641 F2d 1304 Hinkle Northwest Inc v. Securities and Exchange Commission
641 F.2d 1304
Fed. Sec. L. Rep. P 97,949
HINKLE NORTHWEST, INC., Ernest F. Hinkle, Kenneth T. LaMear
and Dennis B. Reiter, Petitioners,
SECURITIES AND EXCHANGE COMMISSION, Respondent.
United States Court of Appeals,
Argued and Submitted Jan. 6, 1981.
Decided April 9, 1981.
Norman J. Wiener, R. Alan Wight, Miller, Anderson, Nash, Yerke & Wiener, Portland, Or., on brief; James N. Westwood, Portland, Or., for petitioners.
Michael K. Wolensky, Asst. Gen. Counsel, Washington, D.C., for respondent.
Petition for Review of the Opinion and Order of the Securities and Exchange Commission.
Before CHOY, FERGUSON and REINHARDT, Circuit Judges.
FERGUSON, Circuit Judge:
Petitioners seek review of a suspension order of the Securities and Exchange Commission ("SEC") following a finding that they willfully violated recordkeeping, reporting, and financial-responsibility rules. We find that petitioners were correctly determined to be owners of the securities in issue, that the SEC was not collaterally estopped from so asserting, and that the sanctions imposed were justifiable. We therefore affirm.
In early 1975, Benjamin Franklin Savings and Loan Association ("Franklin") of Portland, Oregon opened an account with Hinkle Northwest, Inc. ("Northwest"), a registered broker-dealer and investment adviser. Jack Wied, at that time treasurer and a vice-president of Franklin, conducted his employer's business with Northwest. Wied engaged in municipal securities trading for Franklin's account.
Some months later, Wied entered into an arrangement with the officers of Northwest to use Franklin's credit to buy, in two transactions, over $125,000,000 in securities for Northwest's account through the mechanism of open reverse repurchase agreements ("reverse repos").1 Although Franklin's credit was to be used for these purchases, Northwest was to be the owner of the securities and the transactions were to be concealed from Franklin. Northwest's officers approved the transactions, and Northwest ultimately reaped over $120,000 in profit without having pledged any of its own credit as collateral. Northwest paid over $15,000 in "gratuities" to Wied.
In 1977, Wied was convicted of misapplying Franklin's credit and making false entries. The SEC brought civil proceedings against Northwest and its officers/directors, Ernest F. Hinkle, Kenneth T. LaMear, and Dennis B. Reiter. The SEC, affirming the findings of an administrative law judge, found Northwest and its three directors in violation of recordkeeping and minimum net capital provisions. Specifically, the SEC found that Northwest, aided and abetted by Hinkle, LaMear, and Reiter, willfully violated the following provisions:
1. Section 17(a), Securities Exchange Act of 1934, 15 U.S.C. § 78q(a) and Rule 17a-3 thereunder, 17 C.F.R. § 240.17a-3, in that the two reverse repos were not properly recorded in Northwest's books;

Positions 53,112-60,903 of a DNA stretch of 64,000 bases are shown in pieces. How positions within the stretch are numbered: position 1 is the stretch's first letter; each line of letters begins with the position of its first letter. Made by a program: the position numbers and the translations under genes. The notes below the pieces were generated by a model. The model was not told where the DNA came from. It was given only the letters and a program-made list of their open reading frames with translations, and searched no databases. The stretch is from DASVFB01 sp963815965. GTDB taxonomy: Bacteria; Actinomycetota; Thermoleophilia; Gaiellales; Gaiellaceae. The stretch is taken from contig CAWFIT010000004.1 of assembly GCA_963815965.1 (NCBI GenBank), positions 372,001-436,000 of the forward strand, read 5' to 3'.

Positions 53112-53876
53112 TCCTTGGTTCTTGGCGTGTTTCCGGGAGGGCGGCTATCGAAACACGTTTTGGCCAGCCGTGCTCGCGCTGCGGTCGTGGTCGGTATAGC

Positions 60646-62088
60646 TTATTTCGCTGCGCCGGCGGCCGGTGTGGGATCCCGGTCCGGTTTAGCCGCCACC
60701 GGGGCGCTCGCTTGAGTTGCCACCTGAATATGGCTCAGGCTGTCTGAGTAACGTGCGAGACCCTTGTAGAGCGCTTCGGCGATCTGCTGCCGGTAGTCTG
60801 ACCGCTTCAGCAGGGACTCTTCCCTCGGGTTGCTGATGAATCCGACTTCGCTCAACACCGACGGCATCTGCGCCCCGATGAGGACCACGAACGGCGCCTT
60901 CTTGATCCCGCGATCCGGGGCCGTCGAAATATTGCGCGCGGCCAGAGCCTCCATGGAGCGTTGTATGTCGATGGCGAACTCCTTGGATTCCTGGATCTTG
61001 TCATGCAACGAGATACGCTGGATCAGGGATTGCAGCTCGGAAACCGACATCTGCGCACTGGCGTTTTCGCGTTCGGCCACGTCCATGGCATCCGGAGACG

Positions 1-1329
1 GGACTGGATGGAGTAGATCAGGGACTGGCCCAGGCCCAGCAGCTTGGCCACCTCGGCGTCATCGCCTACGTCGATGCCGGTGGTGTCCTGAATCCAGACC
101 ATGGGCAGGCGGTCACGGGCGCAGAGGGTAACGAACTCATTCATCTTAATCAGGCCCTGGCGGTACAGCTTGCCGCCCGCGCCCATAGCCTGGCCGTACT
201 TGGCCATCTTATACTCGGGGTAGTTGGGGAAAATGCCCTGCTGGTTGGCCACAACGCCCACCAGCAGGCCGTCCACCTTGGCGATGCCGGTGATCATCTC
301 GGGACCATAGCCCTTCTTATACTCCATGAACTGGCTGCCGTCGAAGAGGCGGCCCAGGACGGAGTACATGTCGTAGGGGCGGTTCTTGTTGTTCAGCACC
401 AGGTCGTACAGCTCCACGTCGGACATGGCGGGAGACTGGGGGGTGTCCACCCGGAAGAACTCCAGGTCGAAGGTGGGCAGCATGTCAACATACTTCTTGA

2. Section 15(c)(3), Securities Exchange Act of 1934, 15 U.S.C. § 78o(c)(3) and Rule 15c3-1 thereunder, 17 C.F.R. § 240.15c3-1, in that unrealized losses on the reverse repos caused Northwest to operate with impermissibly high net capital deficiencies on five occasions during April, 1975;
3. Section 17(a), Securities Exchange Act of 1934, 15 U.S.C. § 78q(a) and Rule 17a-11 thereunder, 17 C.F.R. § 240.17a-11, in that Northwest failed to give the required telegraphic notice of its net capital deficiencies and to file the required follow-up financial reports; and
4. Section 17(a), Securities Exchange Act of 1934, 15 U.S.C. § 78q(a) and Rule 17a-5 thereunder, 17 C.F.R. § 240.17a-5, in that Northwest's annual report of May 31, 1975 did not disclose the account balances relating to the reverse repos.2
The SEC order suspended Northwest from underwriting activities for 30 days, suspended Hinkle, LaMear, and Reiter from association with any broker or dealer for, respectively, 12 months, 12 months, and 3 months, and barred Hinkle, LaMear, and Reiter from collecting any money from Northwest or from participating in Northwest's activities in any manner during the periods of their suspension. Northwest and its directors petition this court for review of that order. 15 U.S.C. § 78y(a)(1).
The SEC found petitioners in violation of the above regulatory provisions based upon various factual findings. We must accept those findings unless they are unsupported by substantial evidence. Sartain v. Securities and Exchange Com'n, 601 F.2d 1366, 1372 (9th Cir. 1979); 15 U.S.C. § 78y(a)(4).3 We conclude that the challenged findings are supported by the record.
A. Northwest Owned the Securities
The central issue in this case revolves around whether Northwest owned the securities purchased by means of the reverse repos. Petitioners concede that if they owned the securities they were under an obligation, subject to their other defenses, to comply with the recordkeeping and net capital provisions. The SEC in turn acknowledges that if Northwest was not the securities' owner, Northwest and its directors would no more be in violation of the provisions than would any unrelated third party.
The SEC opinion determined